Senate panel rejects request for military base closings

Senator Jeanne Shaheen, Democrat of New Hampshire, the chairwoman of the readiness subcommittee, said the upfront costs of starting a new round of closures are too high.
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Senator Jeanne Shaheen, Democrat of New Hampshire, the chairwoman of the readiness subcommittee, said the upfront costs of starting a new round of closures are too high.

WASHINGTON — Another round of military base closings has hit a dead end.

The Senate Armed Services readiness subcommittee on Tuesday approved legislation rejecting the Defense Department’s request to shutter installations and facilities in the United States that are no longer needed as the military branches cut the number of troops in uniform.

The House Armed Services Committee also said no to more base closings last week, and even took the additional step of adding a provision barring the Pentagon from even planning for another round.


The refusals by the House and Senate effectively ensure that a final defense policy bill approved by Congress for the 2014 fiscal year won’t give the department permission to close excess bases even as lawmakers clamor for ways to cut the federal deficit.

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Lawmakers also have rebuffed the Defense Department’s attempts to rein in spending on the costly military health care program by increasing enrollment fees for military retirees and their dependents. Pentagon comptroller Robert Hale warned during a separate congressional hearing Tuesday that the military would have to cut about 25,000 troops to offset the expense if it can’t slow the growth of the health care program by 2018.

On base closings, Defense Department leaders have argued that the troop drawdown will leave them with more installations than they need. The money saved by closing facilities can be spent on training and other essential operations.

But military installations are often the economic lifeblood of the communities that surround them and any discussion about shutting bases is a political hot button.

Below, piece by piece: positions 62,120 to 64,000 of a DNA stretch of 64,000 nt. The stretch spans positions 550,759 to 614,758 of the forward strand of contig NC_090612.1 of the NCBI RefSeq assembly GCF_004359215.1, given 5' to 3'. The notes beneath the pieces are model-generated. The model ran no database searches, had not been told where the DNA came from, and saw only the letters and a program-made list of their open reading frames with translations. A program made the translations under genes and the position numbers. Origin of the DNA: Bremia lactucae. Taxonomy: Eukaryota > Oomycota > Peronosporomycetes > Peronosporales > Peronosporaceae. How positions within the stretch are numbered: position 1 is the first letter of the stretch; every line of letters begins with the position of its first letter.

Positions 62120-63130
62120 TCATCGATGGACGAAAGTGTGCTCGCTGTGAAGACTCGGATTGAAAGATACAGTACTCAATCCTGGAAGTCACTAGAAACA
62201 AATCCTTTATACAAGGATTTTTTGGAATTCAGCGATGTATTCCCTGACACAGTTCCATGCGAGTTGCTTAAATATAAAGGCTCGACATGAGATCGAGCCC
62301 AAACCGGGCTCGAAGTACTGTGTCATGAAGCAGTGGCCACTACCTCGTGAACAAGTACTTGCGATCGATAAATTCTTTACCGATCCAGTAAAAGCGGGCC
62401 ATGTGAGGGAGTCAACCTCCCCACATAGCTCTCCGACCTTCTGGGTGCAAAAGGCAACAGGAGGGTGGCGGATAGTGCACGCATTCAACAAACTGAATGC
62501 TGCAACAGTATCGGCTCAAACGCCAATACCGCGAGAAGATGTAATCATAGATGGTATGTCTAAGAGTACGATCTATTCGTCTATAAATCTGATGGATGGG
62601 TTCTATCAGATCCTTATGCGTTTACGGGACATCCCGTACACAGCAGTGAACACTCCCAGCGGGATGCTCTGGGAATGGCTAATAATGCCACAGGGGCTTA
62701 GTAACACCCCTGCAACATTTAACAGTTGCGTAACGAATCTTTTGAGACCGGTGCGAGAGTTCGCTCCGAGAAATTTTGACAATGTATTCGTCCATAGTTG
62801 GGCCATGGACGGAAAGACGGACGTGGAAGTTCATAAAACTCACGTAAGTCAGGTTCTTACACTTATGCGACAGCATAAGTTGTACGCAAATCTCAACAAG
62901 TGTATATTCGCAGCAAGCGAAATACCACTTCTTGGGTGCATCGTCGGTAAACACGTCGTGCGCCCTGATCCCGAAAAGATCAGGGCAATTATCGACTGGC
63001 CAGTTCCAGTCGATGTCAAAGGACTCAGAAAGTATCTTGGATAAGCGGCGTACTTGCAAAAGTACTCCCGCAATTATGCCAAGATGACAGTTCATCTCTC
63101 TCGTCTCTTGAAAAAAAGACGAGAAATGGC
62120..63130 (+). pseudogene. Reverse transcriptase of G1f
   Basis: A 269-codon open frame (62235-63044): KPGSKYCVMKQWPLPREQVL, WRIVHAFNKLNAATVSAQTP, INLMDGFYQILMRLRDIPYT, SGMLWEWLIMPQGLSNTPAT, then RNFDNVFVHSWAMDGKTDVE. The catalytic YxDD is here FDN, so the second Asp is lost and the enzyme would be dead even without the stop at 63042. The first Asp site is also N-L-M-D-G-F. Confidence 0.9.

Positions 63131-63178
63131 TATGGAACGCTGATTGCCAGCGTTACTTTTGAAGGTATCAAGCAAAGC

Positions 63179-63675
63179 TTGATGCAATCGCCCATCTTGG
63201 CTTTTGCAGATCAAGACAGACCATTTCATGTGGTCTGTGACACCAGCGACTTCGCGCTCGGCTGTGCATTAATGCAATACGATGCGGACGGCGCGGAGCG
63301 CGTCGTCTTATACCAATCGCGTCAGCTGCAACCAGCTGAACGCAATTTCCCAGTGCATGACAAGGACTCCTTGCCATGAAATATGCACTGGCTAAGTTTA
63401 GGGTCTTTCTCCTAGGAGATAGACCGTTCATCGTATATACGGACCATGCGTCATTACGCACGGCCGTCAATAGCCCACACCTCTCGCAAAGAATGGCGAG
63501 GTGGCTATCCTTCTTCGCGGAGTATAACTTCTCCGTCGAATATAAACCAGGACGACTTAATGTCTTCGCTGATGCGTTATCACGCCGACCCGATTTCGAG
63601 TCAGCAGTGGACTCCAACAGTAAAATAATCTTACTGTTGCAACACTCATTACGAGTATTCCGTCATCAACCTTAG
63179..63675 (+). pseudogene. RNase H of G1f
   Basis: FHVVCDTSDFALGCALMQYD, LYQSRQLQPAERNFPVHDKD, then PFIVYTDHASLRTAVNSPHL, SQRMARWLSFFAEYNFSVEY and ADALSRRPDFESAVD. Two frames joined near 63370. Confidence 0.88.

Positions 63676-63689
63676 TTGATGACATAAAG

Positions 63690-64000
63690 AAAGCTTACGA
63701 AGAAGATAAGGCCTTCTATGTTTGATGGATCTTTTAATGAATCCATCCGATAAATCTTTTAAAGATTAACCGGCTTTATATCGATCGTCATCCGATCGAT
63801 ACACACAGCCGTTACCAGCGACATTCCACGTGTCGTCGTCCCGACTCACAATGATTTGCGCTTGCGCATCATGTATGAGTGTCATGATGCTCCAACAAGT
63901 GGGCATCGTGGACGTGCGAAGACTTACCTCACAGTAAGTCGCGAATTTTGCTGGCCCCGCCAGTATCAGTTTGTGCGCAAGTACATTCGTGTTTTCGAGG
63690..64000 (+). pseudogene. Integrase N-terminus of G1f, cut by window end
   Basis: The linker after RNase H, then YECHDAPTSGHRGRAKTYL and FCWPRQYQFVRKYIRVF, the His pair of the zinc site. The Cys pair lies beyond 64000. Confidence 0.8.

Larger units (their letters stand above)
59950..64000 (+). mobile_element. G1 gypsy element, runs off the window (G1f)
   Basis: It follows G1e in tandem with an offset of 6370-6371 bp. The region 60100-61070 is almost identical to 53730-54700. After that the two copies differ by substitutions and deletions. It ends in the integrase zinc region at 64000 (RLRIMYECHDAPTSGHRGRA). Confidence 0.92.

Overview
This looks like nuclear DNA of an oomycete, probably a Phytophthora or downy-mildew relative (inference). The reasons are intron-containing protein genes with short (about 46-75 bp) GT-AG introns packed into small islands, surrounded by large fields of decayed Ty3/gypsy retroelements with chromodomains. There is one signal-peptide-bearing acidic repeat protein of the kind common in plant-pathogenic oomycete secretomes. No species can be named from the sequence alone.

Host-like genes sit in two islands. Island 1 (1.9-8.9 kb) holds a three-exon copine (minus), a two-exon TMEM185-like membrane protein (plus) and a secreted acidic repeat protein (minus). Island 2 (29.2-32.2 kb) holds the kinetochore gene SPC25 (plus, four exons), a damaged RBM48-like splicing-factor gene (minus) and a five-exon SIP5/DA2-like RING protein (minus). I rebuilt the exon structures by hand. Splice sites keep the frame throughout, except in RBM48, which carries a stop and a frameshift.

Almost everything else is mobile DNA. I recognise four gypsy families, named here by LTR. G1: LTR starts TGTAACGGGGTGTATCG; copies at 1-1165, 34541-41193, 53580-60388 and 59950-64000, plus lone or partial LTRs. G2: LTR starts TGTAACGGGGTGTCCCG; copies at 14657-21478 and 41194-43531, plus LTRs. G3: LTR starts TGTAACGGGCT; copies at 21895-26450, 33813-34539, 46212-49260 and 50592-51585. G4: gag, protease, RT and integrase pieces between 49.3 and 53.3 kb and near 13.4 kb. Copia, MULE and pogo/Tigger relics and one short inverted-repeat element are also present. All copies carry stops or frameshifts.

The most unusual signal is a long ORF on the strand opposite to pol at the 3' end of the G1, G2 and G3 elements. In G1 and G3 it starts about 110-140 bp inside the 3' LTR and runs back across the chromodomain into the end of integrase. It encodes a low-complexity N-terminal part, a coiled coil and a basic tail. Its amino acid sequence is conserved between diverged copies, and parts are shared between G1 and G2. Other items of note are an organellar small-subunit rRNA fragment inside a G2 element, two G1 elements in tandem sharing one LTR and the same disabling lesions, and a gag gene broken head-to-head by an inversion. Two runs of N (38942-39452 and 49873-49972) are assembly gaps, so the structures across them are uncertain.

Senator Jeanne Shaheen, Democrat of New Hampshire, the chairwoman of the readiness subcommittee, said the upfront costs of starting a new round of closures are too high.


Associated Press


Contractors repay fees to Energy Department

WASHINGTON — Four contractors managing the Energy Department’s national laboratories charged the department $450,000 for consulting fees paid to a former GOP congresswoman from New Mexico, but the contractors could not document her work, according to a report by the department’s inspector general.

The payments to Heather Wilson by Lockheed Martin, Bechtel, and others were made to the firm Heather Wilson & Co. from early 2009 through early 2011, after Wilson had left Congress but before her unsuccessful bid for the Senate in 2012.

Yet the inspector general said that the justification for the billing did ‘‘not meet even minimum standards’’ for federal payments and that there was an ‘‘absence of detailed evidence of the actual services provided by Wilson.’’ It said that the Sandia labs contractor, a subsidiary of Lockheed Martin, ‘‘developed an after-the-fact schedule of activities.’’

The four contractors have reimbursed the Energy Department for the payments. Wilson said Monday that the Energy Department had not contacted her about the matter. She declined to comment further.


In February, Wilson was named by House Speaker John Boehner to an advisory panel on the National Nuclear Security Administration that will reassess how the national laboratories are run. Critics decried her appointment as a conflict of interest because of her contract work for the labs.

During her 2012 Senate race, Wilson portrayed herself as a strong advocate for Los Alamos National Laboratory and Sandia National Laboratories, both headquartered in New Mexico.

Washington Post


White House postpones congressional picnic

WASHINGTON — That annual summer ritual of forced harmony known as the White House congressional picnic? Not going to happen.

The White House Office of Legislative Affairs has notified members of the House and Senate that the event, typically held in June, might be rescheduled for September.

Postponing the picnic comes as President Obama has been wining, dining, and hobnobbing with select groups of congressional Republicans and Democrats. White House officials say the lack of a picnic shouldn’t undercut those outreach efforts.

White House officials said the decision not to hold the event this month was based on Obama’s schedule, which includes two June overseas trips, not on the budget cuts caused by the that have curtailed other government activities.

Congress is in recess in August, and the White House said July’s high temperatures could spoil such an event. ‘‘June is packed, July is hot, August they’re not here,’’ White House spokesman Josh Earnest said.